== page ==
Socrates founded European thought on the faith that truth makes us free. He never doubted that knowledge and the good life go together. He passed on this faith to Plato, and so to Christianity. The result is modern humanism.
Socrates was able to believe that the examined life is best because he thought the true and the good were one and the same: there is a changeless reality beyond the visible world, and it is perfect. When humans live the unexamined life they run after illusions. They spend their lives searching for pleasure or fleeing pain, both of which are bound to pass away. True fulfillment lies in changeless things. An examined life is best because it leads us into eternity.
We need not doubt the reality of truth to reject this Socratic faith. Human knowledge is one thing, human well-being another. There is no predetermined harmony between the two. The examined life may not be worth living.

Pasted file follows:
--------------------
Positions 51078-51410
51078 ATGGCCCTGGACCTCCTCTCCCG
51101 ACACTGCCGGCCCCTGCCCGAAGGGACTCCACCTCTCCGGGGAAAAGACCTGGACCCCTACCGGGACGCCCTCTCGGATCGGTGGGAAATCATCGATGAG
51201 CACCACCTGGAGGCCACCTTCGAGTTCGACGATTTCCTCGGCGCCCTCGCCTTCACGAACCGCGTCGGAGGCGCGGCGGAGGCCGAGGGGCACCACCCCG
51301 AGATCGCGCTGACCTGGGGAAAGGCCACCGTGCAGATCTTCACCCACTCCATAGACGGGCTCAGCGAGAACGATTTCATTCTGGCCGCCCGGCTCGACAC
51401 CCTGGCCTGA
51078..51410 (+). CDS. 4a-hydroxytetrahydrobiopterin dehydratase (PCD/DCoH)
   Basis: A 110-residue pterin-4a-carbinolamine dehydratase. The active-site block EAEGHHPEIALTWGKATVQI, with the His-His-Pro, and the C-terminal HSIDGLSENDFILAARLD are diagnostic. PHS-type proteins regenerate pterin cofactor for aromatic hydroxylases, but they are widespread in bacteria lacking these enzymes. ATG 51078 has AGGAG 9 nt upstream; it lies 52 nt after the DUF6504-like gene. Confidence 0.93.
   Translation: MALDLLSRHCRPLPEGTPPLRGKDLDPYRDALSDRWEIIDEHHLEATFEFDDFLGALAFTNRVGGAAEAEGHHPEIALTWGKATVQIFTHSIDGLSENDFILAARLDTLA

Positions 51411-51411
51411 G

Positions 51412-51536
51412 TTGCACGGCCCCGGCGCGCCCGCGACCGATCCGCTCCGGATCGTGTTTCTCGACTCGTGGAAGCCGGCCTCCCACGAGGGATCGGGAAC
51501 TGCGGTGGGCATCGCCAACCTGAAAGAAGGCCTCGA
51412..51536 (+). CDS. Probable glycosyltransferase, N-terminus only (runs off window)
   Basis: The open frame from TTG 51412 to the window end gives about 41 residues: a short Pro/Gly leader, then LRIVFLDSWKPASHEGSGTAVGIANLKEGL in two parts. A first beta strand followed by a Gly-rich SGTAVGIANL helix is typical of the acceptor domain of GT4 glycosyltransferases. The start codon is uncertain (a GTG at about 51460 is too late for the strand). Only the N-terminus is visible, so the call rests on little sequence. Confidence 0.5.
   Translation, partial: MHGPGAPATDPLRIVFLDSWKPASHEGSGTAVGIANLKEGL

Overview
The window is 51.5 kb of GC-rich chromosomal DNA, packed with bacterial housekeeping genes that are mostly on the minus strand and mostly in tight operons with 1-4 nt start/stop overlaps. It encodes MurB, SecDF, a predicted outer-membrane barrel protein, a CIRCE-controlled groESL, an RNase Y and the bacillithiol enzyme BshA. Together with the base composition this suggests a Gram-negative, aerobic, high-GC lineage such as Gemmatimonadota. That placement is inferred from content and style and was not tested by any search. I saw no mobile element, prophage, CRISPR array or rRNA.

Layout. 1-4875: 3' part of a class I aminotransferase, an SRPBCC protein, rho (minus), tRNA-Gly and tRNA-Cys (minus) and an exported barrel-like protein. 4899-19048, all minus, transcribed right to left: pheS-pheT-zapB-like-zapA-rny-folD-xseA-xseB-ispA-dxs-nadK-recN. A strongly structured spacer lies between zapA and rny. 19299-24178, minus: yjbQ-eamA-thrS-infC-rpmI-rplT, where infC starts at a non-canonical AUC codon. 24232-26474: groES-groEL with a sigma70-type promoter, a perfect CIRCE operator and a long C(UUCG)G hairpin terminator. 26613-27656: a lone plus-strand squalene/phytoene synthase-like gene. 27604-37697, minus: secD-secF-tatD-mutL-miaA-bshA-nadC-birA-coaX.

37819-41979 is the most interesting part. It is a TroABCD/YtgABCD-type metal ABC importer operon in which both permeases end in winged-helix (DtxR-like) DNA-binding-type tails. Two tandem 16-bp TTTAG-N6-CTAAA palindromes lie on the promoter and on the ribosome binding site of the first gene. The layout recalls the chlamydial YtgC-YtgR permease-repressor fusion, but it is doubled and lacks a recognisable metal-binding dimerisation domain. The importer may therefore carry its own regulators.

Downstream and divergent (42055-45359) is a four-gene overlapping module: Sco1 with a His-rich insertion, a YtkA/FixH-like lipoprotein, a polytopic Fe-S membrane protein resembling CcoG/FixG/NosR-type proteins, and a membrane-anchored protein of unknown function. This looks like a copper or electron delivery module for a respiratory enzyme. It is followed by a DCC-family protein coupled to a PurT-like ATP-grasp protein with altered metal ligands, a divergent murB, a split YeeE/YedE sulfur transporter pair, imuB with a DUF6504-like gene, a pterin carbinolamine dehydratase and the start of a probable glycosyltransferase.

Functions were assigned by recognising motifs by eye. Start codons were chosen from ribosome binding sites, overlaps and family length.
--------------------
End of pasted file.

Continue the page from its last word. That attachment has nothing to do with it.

…The bequest of Socrates was to tether the pursuit of truth to a mystical idea of the good. Yet neither Socrates nor any other ancient thinker imagined that truth could make mankind free. They took for granted that truth would always remain the privilege of a few; there was no hope for the species. By contrast, among contemporary humanists, the Greek faith that truth makes us free has been fused with one of Christianity’s most dubious legacies — the belief that the hope of freedom belongs to everyone.
In any case, only someone miraculously innocent of history could believe that competition among ideas could result in the triumph of the truth. Certainly ideas compete with one another, but the winners are normally those with power and human folly on their side…Evolutionary psychologists have shown that deceit is pervasive in animal communication. Among humans the best deceivers are those who deceive themselves…In a competition for mates, a well-developed capacity for self-deception is an advantage. The same is true in politics, and many other contexts.